However, that doesn’t mean you can treat a contract position as though you were working from home. Be sure you have a full understanding of the expectations of the workplace – ask about dress code and workplace policies and then strive to meet them. 

Even if you turn around the best work your employer has seen from a contractor, he or she won’t think highly of you if you can’t meet professional standards and this could negatively impact future opportunities.

Fit into the culture

While the benefits of integrating into the team might not be visible in the short term, it could lead to future hires or recommendations. In addition to being professional at all times, go a step further to find out what makes your new office tick.

You can start by asking the employer to give you a rundown of company culture: What are their values? Do they have any regular events or office functions? 

To truly get a good idea of the soul of your new company, you should start building relationships with your new colleagues. Engage with people in the office kitchen, invite your desk buddy for coffee breaks and say yes to after work socialising to get a better picture of how the office works. 

Network

Whether your contract is for five weeks or five months, it’s important to always be networking – whether that’s by building relationships with your current co-workers and managers, meeting people in other teams or divisions or attending networking events outside the company. As a contractor, your reputation for reliability and professionalism is an essential one – your reputation may precede you in your next contract.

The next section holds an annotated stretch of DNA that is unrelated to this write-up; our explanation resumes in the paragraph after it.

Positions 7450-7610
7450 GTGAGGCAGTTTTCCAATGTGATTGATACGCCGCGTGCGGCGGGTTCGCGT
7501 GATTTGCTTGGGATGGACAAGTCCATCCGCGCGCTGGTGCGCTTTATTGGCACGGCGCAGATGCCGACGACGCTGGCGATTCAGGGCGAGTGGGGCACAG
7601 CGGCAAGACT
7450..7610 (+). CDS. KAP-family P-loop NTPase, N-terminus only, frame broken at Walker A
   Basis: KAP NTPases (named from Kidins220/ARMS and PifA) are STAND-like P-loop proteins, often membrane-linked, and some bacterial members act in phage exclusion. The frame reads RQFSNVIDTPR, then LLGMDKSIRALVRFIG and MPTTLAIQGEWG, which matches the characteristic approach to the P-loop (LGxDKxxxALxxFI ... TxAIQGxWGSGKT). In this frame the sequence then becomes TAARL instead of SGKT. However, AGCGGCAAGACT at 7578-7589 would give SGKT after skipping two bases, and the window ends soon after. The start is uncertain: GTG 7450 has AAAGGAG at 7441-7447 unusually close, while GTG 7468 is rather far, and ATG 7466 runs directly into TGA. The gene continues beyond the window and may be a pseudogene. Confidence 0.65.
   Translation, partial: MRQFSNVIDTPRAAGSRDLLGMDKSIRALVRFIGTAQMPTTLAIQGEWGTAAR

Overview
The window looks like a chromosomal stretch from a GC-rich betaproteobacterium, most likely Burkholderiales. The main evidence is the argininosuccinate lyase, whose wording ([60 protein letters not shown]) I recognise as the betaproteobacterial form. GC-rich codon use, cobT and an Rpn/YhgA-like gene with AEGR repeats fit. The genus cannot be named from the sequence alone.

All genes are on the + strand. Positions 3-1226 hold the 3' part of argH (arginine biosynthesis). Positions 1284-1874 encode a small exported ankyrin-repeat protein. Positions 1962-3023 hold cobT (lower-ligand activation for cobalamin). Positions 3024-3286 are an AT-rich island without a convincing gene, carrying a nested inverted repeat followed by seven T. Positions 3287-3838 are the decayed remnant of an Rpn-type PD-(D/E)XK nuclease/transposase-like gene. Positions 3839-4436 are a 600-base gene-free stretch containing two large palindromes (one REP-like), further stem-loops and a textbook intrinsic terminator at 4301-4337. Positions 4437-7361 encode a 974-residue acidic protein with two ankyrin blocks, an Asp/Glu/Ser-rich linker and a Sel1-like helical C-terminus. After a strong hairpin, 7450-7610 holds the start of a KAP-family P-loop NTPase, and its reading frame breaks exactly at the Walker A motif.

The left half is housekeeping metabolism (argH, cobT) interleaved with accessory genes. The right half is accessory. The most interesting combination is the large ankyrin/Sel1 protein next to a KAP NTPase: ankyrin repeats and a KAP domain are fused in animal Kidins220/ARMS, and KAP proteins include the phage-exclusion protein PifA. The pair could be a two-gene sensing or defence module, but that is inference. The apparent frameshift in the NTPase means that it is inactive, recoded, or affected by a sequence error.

You’ll need to develop some of your own networking tools, since they won’t be provided by your employer. This could mean designing your own business cards or building a digital portfolio that showcases your skills. 

When bringing a successful contract to a close, you’ll likely have a meeting with your manager to wrap things up. This is the perfect time to let him or her know that you enjoyed your time at the company and that you’d be keen for future opportunities down the line. 

Networking is key: Making connections and networking was considered key for upskilling by 52% of respondents. 42% said interacting with online user communities is also beneficial to help keep their skills relevant. The opportunity to pool experience and expertise, and share knowledge with millions of tech experts around the world is a no-brainer.

Utilise connections & recruiters: More than half of the contractors we spoke to are partnering with a recruiter (55%) to find their next role. At Hays, we have 120+ dedicated IT consultants working across ANZ and an average of 2,100+ IT contractors working through us on a weekly basis.

Your contracting work is only as good as your last so engage with the client, grasp their feedback, and enquire if there are other available contracting roles. There may be another role for you at the same company but with a different team. Keep this in mind during your contract term.
Ask clients to supply a recommendation and/or testimonial to post on your website and/or LinkedIn. Online referrals hold significant weight to potential and repeat customers.